Spey casting

The Steelhead Gods Were Good to Us.

In March of 2011, the love of my life got down on one knee and asked me to marry him on the most beautiful river we have ever fished– The Queets. I will never forget that special moment and how my life has never been the same since.
Unfortunately, that same year, we were unable to fish the run where we got engaged, because the river was high and un-fishable. So, we left the moment as it was and moved on to other rivers to fish…
This year, we came out President’s Day weekend in February, and luck be hold, we revisited the run where Andrew “put a ring on it” the year before, and the river was perfect. We didn’t get our hopes up just yet, but as soon as we saw the run and the conditions, we couldn’t help but get excited.
Andrew started in on a section above me and I got in on the lower part. The whole piece had that nervous steelie water and it swung perfectly. I was nervous with excitement!
I fished through the bottom without a touch (well, besides some rocks that didn’t move…) but Andrew had a nice hit a few casts in and a few moments later, I heard the always anticipated and glorious “Wahoo!”. I looked back and saw the Sage TCX rod (one of our wedding gifts) bent and my husband beaming. Immediately, I reeled up and started to run towards him…
Before I had a chance to get the camera out for a quick photo of the fight, the fish was off. (At this moment, it’s always a brief feeling of defeat and the tormenting question “WHY???” screaming in your head. Most anglers know that a fish coming off before you have a chance to land it, is the safest way to catch-and-release a fish, but it’s always nice to at least be able to see it, and for my husband and I– we live for the chance to possibly be able to tail the fish and release it back into the river. Especially  when it’s a nice fish with a good fight).
The two of us have a mutual agreement that once one of us catches a fish (whether we land it or not), the other person can fish through the same spot afterwards. So, I jumped in where Andrew left off, with the hope that I might get lucky as well.
Very willingly as always (Haha), I allowed Andrew to give me some pointers on how to cast straight across the rivers versus angled down the run, and showed me how to mend the line a different way than I usually do, so I can make the line really sink and get down to where the fish are laying based on the structure of the run (or as we can guess from how we see it from the surface). So after I made my fourth or fifth cast using this new technique, my line swinging around, and I can feel the fly sinking down… and right as I feel like it reaches that “fishing” zone, my line is suddenly pulled tight, and within a matter of seconds, it’s tearing down the run and my reel is screaming. I immediately check the drag, and after feeling that it’s set perfectly, I just pray the fish will make a run and then get tired from the side pressure that I eventually have to put on the line so it starts swimming back towards me. While Andrew is running back towards me, this magnificent chrome, native beauty jumps clear out of the water, and that’s when I see its girth and bright flesh. And at that moment, my initial feelings are justified, and  I at least know what is on the end of my line for my sanity’s sake.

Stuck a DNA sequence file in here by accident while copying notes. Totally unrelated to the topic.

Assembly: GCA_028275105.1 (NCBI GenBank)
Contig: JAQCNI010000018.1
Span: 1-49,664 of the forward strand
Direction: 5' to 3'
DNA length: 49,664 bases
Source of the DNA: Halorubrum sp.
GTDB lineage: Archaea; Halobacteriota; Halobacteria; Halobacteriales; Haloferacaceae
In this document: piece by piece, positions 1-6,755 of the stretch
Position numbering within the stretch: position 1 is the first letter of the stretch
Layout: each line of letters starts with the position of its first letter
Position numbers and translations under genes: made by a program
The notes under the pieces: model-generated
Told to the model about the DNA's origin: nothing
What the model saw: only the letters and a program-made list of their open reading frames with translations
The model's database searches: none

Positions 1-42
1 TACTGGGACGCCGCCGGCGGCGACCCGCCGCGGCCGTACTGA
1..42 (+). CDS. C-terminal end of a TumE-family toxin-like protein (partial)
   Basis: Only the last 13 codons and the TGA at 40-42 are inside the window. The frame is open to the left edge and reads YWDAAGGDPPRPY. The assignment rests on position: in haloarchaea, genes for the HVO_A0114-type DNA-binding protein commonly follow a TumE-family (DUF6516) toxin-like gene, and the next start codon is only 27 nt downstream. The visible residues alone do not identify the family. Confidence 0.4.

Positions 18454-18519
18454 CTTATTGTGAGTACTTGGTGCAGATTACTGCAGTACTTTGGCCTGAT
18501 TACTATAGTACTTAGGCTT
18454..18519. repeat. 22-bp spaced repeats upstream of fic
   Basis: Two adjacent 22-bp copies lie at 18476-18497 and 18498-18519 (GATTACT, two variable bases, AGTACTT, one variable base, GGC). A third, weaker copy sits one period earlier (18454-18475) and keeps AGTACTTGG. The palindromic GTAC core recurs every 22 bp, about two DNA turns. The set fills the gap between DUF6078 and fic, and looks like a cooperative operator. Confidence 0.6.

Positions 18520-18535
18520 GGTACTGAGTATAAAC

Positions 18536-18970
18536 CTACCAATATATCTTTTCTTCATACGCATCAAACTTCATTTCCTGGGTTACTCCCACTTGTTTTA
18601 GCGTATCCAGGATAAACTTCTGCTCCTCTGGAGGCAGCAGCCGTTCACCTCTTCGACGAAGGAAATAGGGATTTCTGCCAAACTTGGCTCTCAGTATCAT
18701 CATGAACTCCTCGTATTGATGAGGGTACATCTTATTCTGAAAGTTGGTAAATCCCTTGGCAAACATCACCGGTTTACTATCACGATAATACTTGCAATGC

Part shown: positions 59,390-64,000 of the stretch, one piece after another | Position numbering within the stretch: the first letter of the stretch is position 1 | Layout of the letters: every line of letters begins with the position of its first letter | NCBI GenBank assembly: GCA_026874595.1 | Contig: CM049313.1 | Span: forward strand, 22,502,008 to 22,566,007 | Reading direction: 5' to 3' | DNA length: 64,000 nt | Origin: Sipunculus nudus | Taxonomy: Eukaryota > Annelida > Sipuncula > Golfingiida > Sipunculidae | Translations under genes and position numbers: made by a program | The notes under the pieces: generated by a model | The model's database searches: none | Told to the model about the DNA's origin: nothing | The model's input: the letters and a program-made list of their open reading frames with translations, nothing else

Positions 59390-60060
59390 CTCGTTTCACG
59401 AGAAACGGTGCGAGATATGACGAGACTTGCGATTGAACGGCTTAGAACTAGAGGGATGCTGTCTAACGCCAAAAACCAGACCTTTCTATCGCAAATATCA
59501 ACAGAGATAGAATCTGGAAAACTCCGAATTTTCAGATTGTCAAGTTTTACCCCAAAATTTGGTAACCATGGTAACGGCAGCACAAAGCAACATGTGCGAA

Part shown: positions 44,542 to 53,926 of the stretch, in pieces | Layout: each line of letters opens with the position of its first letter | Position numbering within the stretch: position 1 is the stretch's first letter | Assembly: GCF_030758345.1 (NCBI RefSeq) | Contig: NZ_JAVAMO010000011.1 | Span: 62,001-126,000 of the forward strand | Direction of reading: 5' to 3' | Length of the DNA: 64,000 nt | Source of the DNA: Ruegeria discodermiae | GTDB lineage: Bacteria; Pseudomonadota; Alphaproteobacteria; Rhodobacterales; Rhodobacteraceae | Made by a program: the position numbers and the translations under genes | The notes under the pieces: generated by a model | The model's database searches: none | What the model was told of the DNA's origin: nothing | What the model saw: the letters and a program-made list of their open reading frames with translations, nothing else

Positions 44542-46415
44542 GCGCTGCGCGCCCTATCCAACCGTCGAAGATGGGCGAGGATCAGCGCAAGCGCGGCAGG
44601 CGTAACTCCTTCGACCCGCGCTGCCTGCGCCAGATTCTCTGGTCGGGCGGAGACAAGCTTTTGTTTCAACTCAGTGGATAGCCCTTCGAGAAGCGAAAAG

Once the fish started to give in and slow down a bit, I gave Andrew the okay to try and tail him for me as I carefully steered him in towards the bank. Andrew, who is pretty seasoned at this technique, quickly grabbed his tail and slipped his hand underneath its belly and kept him secure in the water, while I came up to take his place for a quick photo. Keeping him in the water, I aimed him upstream, and let him decide when he was ready to go. A few moments later, his tail gave me a good splash, and he tore off full of vigor. I immediately dropped to my hands and knees on the bank and had a moment of sheer relief and gratitude… The reality hit me. I had landed a beautiful wild steelhead on the run where my husband proposed to me. It felt incredible.
God, I love fly-fishing….

Categories: Spey casting, Steelhead

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